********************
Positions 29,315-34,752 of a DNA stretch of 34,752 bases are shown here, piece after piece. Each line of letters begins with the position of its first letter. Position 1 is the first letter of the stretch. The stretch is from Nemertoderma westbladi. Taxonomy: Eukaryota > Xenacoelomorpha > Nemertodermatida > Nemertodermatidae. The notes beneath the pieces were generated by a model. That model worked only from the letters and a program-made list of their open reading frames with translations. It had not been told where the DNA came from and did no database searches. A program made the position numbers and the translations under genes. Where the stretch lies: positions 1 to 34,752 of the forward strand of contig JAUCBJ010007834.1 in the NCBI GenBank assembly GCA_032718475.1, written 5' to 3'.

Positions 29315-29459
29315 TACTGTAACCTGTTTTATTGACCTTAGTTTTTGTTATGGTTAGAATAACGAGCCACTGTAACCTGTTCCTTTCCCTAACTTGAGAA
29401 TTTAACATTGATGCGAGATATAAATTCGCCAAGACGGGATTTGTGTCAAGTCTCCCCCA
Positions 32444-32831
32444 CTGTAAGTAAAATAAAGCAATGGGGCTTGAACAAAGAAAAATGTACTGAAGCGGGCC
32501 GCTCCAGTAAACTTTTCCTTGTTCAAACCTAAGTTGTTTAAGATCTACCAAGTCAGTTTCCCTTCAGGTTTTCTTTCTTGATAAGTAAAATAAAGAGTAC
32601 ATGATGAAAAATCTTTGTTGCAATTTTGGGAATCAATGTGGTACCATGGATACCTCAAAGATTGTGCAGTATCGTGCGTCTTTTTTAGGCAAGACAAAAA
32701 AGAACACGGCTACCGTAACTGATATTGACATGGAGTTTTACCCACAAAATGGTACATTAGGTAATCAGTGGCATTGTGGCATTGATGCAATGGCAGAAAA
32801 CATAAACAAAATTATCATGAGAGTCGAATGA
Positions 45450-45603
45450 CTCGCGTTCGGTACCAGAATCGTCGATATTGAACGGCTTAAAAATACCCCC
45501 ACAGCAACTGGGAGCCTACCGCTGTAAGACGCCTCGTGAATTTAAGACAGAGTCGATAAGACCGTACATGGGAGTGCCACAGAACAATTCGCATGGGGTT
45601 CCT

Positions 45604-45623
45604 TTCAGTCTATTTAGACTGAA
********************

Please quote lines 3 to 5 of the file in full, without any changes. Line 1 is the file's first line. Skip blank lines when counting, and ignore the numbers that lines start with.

29315 TACTGTAACCTGTTTTATTGACCTTAGTTTTTGTTATGGTTAGAATAACGAGCCACTGTAACCTGTTCCTTTCCCTAACTTGAGAA
29401 TTTAACATTGATGCGAGATATAAATTCGCCAAGACGGGATTTGTGTCAAGTCTCCCCCA
Positions 32444-32831